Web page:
Seasons are such a novel concept to me.
Growing up in a land of Hot, Extra Hot, Extremely Hot, and Unbearably Hot, the idea that a a spectrum of degrees from 0 to 100 (real gradually) could occur in the same location was unimaginable. Sure I had seen pictures of fall foliage and heard songs like White Christmas, but seeing was really believing when I set up shop in Cambridge for my first Northeastern fall two years ago.
I remember noticing the first leaves change color. I was walking to class and almost stepped on a treasure: a small, raindrop shaped leaf that was predominately brown, but budding red from its core. Naturally, I picked it up and put it in my phone case (temporarily replacing the Polaroid photo of Fairchild I normally keep in there). Once I made it safely home that day and the precious leaf had survived the voyage, I transferred it to the safety of being sandwiched in between pages of my idea journal - a location it lives in to this day.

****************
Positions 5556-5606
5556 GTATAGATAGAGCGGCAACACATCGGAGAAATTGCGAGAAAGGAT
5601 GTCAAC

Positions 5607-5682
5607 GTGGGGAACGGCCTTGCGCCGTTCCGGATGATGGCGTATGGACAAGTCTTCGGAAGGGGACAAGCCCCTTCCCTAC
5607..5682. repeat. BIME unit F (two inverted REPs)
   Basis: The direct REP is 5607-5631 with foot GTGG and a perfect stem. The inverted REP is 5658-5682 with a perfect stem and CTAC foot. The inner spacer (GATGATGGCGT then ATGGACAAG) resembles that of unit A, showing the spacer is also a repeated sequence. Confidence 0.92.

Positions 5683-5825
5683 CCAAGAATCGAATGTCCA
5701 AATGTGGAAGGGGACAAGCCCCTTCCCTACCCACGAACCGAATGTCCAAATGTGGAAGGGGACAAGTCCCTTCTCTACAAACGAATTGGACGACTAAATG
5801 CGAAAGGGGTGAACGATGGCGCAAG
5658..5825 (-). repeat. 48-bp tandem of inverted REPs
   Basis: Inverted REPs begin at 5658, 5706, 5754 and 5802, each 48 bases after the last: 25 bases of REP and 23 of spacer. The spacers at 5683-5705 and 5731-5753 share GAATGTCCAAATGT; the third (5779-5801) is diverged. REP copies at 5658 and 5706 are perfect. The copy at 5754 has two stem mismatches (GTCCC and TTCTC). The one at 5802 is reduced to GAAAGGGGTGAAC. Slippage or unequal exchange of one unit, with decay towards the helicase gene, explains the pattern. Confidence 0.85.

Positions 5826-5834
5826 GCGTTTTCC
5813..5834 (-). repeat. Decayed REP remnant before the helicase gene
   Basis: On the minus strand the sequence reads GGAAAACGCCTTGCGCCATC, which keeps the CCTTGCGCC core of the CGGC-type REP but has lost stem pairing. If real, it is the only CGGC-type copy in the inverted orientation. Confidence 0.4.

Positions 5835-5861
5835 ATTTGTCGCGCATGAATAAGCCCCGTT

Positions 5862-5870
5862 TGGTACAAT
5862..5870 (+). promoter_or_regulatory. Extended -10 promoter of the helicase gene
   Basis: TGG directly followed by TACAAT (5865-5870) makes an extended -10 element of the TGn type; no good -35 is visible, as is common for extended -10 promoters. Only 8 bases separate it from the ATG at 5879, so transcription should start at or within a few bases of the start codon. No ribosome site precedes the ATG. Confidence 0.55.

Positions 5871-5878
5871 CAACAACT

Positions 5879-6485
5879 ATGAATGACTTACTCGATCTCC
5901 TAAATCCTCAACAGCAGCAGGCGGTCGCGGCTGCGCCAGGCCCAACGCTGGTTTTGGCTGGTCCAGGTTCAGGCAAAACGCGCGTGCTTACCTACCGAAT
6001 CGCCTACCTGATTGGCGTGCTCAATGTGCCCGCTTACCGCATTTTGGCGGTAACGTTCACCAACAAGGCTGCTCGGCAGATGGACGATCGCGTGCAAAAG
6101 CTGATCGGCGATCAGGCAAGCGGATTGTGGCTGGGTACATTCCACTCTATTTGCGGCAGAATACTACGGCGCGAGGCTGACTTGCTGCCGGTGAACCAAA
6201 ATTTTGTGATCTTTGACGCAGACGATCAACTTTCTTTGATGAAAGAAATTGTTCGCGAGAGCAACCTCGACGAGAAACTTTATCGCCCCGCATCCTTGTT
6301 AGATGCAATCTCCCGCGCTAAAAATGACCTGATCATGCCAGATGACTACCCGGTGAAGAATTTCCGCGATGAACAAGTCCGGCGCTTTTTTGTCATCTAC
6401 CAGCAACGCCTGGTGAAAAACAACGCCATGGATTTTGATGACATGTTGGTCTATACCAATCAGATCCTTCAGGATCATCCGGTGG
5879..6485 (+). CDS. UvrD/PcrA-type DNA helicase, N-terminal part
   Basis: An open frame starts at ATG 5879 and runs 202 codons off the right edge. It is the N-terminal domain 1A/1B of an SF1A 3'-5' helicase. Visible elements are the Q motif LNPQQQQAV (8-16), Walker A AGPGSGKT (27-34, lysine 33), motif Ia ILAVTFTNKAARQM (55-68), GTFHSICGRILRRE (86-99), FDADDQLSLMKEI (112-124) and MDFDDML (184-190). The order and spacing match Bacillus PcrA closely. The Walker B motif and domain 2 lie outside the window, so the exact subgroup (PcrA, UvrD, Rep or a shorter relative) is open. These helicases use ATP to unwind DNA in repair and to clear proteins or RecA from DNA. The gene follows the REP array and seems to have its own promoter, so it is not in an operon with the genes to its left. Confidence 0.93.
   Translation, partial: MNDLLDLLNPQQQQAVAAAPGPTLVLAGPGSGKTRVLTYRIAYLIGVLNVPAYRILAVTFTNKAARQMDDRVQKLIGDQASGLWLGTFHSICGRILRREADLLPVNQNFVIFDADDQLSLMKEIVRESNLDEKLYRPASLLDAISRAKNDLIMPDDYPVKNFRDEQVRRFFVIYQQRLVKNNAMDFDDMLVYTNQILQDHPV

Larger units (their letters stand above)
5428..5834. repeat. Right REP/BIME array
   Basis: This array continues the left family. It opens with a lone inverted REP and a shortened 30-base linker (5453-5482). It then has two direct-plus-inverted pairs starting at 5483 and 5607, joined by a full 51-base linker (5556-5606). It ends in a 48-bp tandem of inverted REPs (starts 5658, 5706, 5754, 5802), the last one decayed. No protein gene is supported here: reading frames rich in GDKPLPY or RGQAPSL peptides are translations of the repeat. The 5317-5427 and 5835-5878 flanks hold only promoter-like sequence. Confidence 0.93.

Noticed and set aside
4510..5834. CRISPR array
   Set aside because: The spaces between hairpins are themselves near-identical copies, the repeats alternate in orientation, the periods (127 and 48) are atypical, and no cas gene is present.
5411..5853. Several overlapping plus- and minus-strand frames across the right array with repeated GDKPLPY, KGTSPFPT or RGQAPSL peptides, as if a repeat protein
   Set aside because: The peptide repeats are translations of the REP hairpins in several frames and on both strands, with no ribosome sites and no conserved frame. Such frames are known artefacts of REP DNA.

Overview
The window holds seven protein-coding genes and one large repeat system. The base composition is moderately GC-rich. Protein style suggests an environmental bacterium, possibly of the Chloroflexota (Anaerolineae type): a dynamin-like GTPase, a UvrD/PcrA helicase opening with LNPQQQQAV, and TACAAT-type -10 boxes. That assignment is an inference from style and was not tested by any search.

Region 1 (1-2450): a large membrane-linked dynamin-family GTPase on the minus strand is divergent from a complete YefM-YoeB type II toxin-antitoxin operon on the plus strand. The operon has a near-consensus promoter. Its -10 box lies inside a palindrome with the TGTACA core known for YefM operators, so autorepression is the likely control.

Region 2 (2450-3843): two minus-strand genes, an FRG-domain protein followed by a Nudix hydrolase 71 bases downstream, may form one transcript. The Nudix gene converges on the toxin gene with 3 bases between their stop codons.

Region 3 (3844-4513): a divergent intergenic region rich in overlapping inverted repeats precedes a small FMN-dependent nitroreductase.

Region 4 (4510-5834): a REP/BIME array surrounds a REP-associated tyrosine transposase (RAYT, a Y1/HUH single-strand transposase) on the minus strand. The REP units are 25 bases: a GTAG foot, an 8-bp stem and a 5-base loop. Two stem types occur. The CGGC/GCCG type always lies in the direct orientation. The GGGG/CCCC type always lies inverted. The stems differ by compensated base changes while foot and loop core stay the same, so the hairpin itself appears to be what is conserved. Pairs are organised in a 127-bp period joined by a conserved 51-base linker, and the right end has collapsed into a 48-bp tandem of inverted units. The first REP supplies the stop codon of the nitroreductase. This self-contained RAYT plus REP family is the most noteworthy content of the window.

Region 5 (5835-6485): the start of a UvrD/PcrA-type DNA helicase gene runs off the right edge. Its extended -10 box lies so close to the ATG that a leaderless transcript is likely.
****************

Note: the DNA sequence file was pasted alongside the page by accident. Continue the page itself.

(Images from artist @danikation)
Now, every fall, I make it a point to find that first leaf, radiating with disjointed color, begging to be cherished. This year, I took that singular hunt to the next level. I'm talking waking up early on a Friday morning to intentionally collect a tote bag full of foliage with my adventure buddy Lily. Together we collected a decent smattering of hues, from perky yellows to velvety reds, and some foundational greens for good measure.
With all of these vibrant shades radiating in my room, I couldn't help but draw parallels in their graduating tones to the collection of Pantone chips I oh so handily had stashed nearby. Lily and I matched each leaf to each Pantone chip, debating whether to match the leaves by their core color or their outer color, and settling for a combination of both.
The final product looked like a spilled package of Mike & Ikes as much as it recalled imagery like Spencer Finch's Where Does Red Begin and Where Does it End?
(Image courtesy of www.spencerfinch.com)
Fall, to me, is the most robust expression of nature's own color palette, and now I've captured it to enjoy - despite the current status of barren trees and winter looming.